Comments on “The Inheritance of Inequality” (Bowles & Gintis, 2002)

Some anon sent me this paper, asked if there was a rebuttal somewhere. It’s a well cited economics paper, 1248 citations on Google Scholar. I wasn’t familiar with it, but reading it over, I see some things comment on. Bowles, S., & Gintis, H. (2002). The inheritance of inequality. Journal of economic Perspectives, 16(3), 3-30….

Continue Reading

Gregory Clark videos

Prior posts touching on Gregory Clark: What does money buy? Selected readings from lottery studies, Thinking about intergenerational stability of socioeconomic status Updated 2020-02-23: Actually, cancellation comes for Gregory Clark too, Steve Sailer has the story write-up: Economic Historian Gregory Clark’s Lecture on “For Whom the Bell Curve Tolls” Is Postponed for Crimethink Most people…

Continue Reading

New paper out: National Intelligence Is More Important for Explaining Country Well-Being than Time Preference and Other Measured Non-Cognitive Traits

Kirkegaard, E. O. W., & Karlin, A. (2020). National Intelligence Is More Important for Explaining Country Well-Being than Time Preference and Other Measured Non-Cognitive Traits. Mankind Quarterly, 61(2). https://doi.org/10.46469/mq.2020.61.2.11 Patient people fare better in life than impatient people. Based on this and on economic models, many economists have claimed that more patient countries should fare…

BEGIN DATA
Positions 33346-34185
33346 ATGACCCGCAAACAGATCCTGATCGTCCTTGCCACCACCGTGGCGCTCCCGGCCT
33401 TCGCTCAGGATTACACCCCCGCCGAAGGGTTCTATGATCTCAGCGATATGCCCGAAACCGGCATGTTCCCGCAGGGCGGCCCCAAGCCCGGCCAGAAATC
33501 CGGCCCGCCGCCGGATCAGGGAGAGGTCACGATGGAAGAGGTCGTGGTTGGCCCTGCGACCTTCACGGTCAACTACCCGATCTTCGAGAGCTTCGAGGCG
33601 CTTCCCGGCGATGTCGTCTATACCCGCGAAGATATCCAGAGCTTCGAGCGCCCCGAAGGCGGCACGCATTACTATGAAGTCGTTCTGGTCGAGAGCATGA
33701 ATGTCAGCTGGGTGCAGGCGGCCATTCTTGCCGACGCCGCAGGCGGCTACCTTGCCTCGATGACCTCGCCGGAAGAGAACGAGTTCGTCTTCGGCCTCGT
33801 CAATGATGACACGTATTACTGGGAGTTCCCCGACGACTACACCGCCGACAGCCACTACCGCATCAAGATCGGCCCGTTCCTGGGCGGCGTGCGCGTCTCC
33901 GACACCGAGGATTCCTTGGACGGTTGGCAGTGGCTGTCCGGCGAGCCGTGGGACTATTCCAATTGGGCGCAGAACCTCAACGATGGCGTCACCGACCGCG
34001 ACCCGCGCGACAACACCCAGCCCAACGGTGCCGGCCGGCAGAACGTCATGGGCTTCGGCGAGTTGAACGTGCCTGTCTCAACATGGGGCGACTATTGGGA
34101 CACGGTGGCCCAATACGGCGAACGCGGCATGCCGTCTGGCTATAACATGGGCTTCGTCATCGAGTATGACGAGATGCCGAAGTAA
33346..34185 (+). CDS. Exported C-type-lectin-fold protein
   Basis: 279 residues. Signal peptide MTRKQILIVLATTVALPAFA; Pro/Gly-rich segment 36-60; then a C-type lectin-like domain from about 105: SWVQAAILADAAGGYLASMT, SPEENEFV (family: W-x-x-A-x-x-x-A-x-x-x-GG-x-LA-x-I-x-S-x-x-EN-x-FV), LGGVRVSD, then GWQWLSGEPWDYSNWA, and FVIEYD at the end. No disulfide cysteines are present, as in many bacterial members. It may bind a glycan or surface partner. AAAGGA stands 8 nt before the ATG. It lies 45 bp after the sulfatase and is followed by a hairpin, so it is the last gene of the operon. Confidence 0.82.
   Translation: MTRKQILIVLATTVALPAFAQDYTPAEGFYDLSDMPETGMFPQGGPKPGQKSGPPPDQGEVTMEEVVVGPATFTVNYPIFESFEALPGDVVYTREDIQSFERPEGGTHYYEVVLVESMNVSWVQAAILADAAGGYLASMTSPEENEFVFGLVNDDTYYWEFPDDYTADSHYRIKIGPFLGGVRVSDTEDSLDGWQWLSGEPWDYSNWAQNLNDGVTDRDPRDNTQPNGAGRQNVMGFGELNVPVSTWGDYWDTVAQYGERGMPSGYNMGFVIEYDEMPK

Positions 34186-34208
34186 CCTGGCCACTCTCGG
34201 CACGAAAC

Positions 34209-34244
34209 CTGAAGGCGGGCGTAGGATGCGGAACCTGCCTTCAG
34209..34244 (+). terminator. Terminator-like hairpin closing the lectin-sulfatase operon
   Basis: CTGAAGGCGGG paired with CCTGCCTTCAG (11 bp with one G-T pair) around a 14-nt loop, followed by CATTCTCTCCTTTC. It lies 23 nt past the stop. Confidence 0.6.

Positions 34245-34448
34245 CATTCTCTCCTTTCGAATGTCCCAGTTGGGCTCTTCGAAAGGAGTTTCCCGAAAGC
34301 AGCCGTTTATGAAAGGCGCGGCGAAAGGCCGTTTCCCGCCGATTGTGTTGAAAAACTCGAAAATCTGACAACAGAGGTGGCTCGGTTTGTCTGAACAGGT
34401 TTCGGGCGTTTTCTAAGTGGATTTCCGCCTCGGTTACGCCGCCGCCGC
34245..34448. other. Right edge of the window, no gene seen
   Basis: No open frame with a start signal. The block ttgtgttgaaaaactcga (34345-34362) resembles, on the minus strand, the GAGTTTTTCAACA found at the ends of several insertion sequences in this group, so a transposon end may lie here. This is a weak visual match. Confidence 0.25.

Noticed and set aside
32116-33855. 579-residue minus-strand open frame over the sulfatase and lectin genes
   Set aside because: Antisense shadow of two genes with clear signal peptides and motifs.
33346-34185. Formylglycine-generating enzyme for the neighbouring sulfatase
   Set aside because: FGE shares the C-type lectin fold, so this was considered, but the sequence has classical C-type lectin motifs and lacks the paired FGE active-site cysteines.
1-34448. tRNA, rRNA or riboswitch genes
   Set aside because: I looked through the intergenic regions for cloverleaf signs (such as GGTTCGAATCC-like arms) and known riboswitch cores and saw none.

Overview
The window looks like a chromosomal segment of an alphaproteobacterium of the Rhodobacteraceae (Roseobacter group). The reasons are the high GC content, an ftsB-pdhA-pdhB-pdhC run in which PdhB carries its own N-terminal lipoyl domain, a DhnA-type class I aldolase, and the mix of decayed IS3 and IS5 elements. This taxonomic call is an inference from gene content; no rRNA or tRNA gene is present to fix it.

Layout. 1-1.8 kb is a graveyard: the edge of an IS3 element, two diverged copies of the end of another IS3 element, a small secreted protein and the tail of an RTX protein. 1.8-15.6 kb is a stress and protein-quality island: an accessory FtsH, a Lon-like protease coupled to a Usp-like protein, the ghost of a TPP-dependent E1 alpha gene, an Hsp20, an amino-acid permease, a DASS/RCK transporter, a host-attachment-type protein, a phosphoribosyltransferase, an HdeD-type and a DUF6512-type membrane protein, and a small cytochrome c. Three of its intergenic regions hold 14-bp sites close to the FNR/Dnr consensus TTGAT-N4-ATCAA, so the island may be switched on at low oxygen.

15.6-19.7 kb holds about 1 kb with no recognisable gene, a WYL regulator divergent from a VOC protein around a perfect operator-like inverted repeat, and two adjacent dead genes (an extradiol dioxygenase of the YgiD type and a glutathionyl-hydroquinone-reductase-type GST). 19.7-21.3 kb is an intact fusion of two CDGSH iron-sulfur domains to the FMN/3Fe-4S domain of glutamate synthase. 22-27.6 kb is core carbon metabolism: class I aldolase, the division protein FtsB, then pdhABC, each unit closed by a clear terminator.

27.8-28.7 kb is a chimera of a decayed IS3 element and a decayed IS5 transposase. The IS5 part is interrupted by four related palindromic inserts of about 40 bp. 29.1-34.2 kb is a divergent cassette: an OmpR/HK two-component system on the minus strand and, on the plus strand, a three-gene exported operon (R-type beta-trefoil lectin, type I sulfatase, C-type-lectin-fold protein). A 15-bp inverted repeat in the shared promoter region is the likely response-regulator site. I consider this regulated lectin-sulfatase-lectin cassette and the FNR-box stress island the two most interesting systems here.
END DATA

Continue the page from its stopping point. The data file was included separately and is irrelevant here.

Continue Reading

What does money buy? Selected readings from lottery studies

In science, we are generally mostly interested in causal relationships because these are the ones that matter. Causality is generally defined in terms of counter-factuals: if things were such and such, or had been such and such, things would be such and such (instead). One can formalize this reasoning with the do-operator and related methods…

Continue Reading

China economy predictions: 1990-2020

There is a list that’s floating around (meaning: copy pasted without sources), and it’s also got no exact sources, so it’s unclear how legit it is. So I did some searching to confirm, and this blogpost can then be the new reference post. I noted that some of the titles were wrong, sometimes they change…

Continue Reading